This method creates a montage of sound in approximately the layout of the ensemble, but by artificial means. This involves the use of multiple microphones (up to 40 or more) often used with multi track recorders, positioned very close to all the various sections of the ensemble (to try and minimise overspilling into another section covered by another microphone) or even individual instruments that the engineer wants to control. We think that the musicians are the ones who should be controlling their instruments!The outputs of all these microphones are routed into a mixer. This can have 48 or more channels that can be mixed together to produce a smorgasbord of sound. The producer and engineer decide what the sound should be like and the engineer alters the level and perhaps the frequency response of each microphone at the mixer to get that sound. Artificial reverberation is usually added because 30 plus mics placed very close to instruments cannot capture very much of the sonic signature of the venue because they are placed very close to the instruments. Another method is to put yet more mics out, but this time away from the musicians, in the body of the venue. The outputs of these 'air' mics are then mixed in with the rest. Thus the balance is taken entirely out of the musician's hands and put into the hands of the producer and engineer.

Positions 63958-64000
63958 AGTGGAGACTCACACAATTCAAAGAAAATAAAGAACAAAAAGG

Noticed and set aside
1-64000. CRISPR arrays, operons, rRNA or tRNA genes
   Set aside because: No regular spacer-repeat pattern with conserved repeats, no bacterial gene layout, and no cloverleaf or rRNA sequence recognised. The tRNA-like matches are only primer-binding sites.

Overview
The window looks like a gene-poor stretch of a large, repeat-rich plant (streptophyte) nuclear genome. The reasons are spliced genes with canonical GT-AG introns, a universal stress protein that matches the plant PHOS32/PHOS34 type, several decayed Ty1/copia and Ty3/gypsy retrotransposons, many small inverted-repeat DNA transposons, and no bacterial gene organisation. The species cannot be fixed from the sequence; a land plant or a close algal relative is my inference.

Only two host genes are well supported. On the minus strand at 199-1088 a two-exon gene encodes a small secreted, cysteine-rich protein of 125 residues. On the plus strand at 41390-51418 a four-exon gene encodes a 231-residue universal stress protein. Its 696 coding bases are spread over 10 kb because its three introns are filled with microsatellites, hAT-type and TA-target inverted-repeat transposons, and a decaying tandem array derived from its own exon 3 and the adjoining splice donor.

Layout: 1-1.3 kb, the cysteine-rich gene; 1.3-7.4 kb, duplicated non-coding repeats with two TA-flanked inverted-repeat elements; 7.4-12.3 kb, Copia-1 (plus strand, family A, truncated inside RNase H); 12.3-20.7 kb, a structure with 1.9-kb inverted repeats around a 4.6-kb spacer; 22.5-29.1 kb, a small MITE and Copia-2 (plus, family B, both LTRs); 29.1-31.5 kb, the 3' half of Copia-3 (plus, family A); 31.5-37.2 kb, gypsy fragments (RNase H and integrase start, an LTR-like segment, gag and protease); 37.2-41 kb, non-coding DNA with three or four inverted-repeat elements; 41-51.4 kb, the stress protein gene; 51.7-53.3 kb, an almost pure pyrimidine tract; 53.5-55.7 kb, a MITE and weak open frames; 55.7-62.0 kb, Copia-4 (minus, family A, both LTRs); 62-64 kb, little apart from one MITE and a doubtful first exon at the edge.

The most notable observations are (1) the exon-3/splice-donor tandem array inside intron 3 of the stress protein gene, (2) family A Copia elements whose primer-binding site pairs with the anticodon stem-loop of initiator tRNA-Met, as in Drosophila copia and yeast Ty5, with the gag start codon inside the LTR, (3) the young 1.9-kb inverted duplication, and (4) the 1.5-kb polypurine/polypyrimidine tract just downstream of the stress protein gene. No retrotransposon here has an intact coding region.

Somebody once described the process as being like buying a brand new car, gleaming from the showroom, driving it straight around to the crusher and having it crushed into a block. You then try to re-assemble the car from that block of twisted metal. What's the point when you could have just got in and driven it in the first place? You will never be able to re-assemble it to be as good as (never mind better than) the moment you drove it out of the showroom, or if you could, it would take a long time and cost an inordinate amount of money.
Some engineers use what they consider to be the middle ground between what they consider to be 'extremes'. This still involves using multiple microphones and a mixer, but not so many as a multi-microphone 'extremist' would use. Others claim to use the "minimum necessary", which in practice often turns out to be 10 or more and yet more pay lip service to the idea, but claim that it's impractical. The most common reason given is that it takes too long to set up a single pair when time is so short on session. How can it take longer to put up a single pair than 20 separate mics?